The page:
Howard Ramos, son of an Ecuadorian immigrant, is an expert on the integration of immigrants and refugees in Canada. He grew up in Toronto, but didn’t focus on immigration until moving 14 years ago to work at Dalhousie University’s Department of Sociology and Social Anthropology. Howard teaches, researches, and consults, often partnering on projects with ISANS and the provincial and federal governments.
Howard’s father came to Canada at 33. “He was looking for opportunities, a new life, adventures. Canada seemed to be a reasonable country to come to, so he tried it out.” He was in the navy and did telecommunications work throughout Latin America. His first wife disliked Canada and returned home.
I feel I know my heritage and know my family I grew up with, and have strong attachments to them.
He found work with CNCP Telecommunications. “It was a place he could see himself making a future,” says Howard. His skills fit Canada’s new immigration point system and there were language classes and community support. Howard says Toronto in the ‘70s was more like Halifax today. “There weren’t sizable ethnic groups. You couldn’t just say I’ll just hang out with the Ecuadorians.” His dad married a Canadian-born woman. “Part of the reason my first name is Howard is my parents wanted to ensure I had an English-sounding name so it would be easier to integrate and have a future in Canada.”
Howard describes his dad, now 80, as forward looking, someone who learned French because he felt that’s what you do as a Canadian. “There were bumps and hurdles, but overall if you asked him today where is your home, he’d say Toronto. But where are you really from, he’d say: ‘actually, Etobicoke!’ He certainly feels this is his country.” The family returned once to Ecuador. “He regretted going back as it ruined his memory of the place.” Howard doesn’t feel a strong attachment the country. “It’s not really my life; I’m just not interested. It sounds harsher than it is, but it’s also important to remember I grew up at a time when there was no internet and calling Ecuador was really expensive. And flying to Ecuador was prohibitive.”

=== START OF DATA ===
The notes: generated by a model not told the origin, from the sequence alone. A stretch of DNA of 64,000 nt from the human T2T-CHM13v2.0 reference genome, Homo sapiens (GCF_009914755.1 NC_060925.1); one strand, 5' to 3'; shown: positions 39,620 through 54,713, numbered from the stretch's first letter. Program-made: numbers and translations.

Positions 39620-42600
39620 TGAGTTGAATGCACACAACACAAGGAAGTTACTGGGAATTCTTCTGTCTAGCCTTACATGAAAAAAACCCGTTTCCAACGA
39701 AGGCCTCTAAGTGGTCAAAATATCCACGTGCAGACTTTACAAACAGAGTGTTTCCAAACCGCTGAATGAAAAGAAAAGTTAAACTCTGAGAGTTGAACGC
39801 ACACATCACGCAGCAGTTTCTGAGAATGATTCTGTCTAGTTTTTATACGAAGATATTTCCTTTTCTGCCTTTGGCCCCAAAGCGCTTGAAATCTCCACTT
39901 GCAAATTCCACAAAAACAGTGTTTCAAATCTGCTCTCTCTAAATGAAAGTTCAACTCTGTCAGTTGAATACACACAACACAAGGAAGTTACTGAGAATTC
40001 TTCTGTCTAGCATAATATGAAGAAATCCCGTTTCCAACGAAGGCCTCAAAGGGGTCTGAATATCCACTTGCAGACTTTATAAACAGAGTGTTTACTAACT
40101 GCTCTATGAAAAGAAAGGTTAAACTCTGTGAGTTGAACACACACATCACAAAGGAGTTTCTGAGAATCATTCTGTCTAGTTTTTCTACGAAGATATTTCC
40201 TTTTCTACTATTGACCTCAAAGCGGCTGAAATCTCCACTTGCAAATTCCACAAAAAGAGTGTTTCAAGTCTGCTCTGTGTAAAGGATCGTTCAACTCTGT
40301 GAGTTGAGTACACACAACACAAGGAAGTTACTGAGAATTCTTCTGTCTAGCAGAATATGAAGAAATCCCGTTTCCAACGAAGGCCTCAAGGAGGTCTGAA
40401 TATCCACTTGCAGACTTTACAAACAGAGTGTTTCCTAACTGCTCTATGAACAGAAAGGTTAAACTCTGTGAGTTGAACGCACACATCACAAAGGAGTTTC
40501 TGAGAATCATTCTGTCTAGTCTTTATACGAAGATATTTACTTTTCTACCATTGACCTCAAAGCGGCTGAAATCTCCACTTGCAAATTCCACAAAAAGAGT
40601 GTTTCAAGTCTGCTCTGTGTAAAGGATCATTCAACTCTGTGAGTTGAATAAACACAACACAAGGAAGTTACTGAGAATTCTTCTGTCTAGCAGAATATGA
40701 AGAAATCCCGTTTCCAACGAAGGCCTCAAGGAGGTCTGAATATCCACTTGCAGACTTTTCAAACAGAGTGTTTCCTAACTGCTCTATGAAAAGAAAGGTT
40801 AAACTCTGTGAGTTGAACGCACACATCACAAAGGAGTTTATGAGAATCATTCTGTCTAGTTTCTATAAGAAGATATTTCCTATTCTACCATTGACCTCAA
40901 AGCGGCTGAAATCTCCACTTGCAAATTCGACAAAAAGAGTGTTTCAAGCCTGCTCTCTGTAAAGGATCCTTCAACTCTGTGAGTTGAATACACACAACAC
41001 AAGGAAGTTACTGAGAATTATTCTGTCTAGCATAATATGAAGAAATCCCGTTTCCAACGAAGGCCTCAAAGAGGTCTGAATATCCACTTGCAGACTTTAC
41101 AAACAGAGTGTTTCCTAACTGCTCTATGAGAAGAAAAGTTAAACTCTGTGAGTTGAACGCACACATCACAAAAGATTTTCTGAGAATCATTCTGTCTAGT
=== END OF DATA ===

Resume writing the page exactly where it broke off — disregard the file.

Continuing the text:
Howard has more cousins than he knows. “I feel I know my heritage and know my family I grew up with, and have strong attachments to them. The first thing people learn and the last thing people let go is the food. I grew up eating all kinds of South American food. To this day I love eating it.” He also grew up eating perogies, borscht, and kielbasa, because his sister’s father’s family was Russian and an aunt often took care of them. “Everyone around me but my mom and sister were immigrants.” His dad’s friend was Iranian and they lived in a predominantly Portuguese neighbourhood. “That was my normal,” says Howard, adding that his wife is from Japan.
Howard later moved to Manitoba, then back to Toronto to study sociology and social and political thought at York University, and Montreal for graduate work in sociology at McGill. He knew his father was happy with whatever future he chose, but one message was clear: “You have opportunities I didn’t have, so don’t waste them.”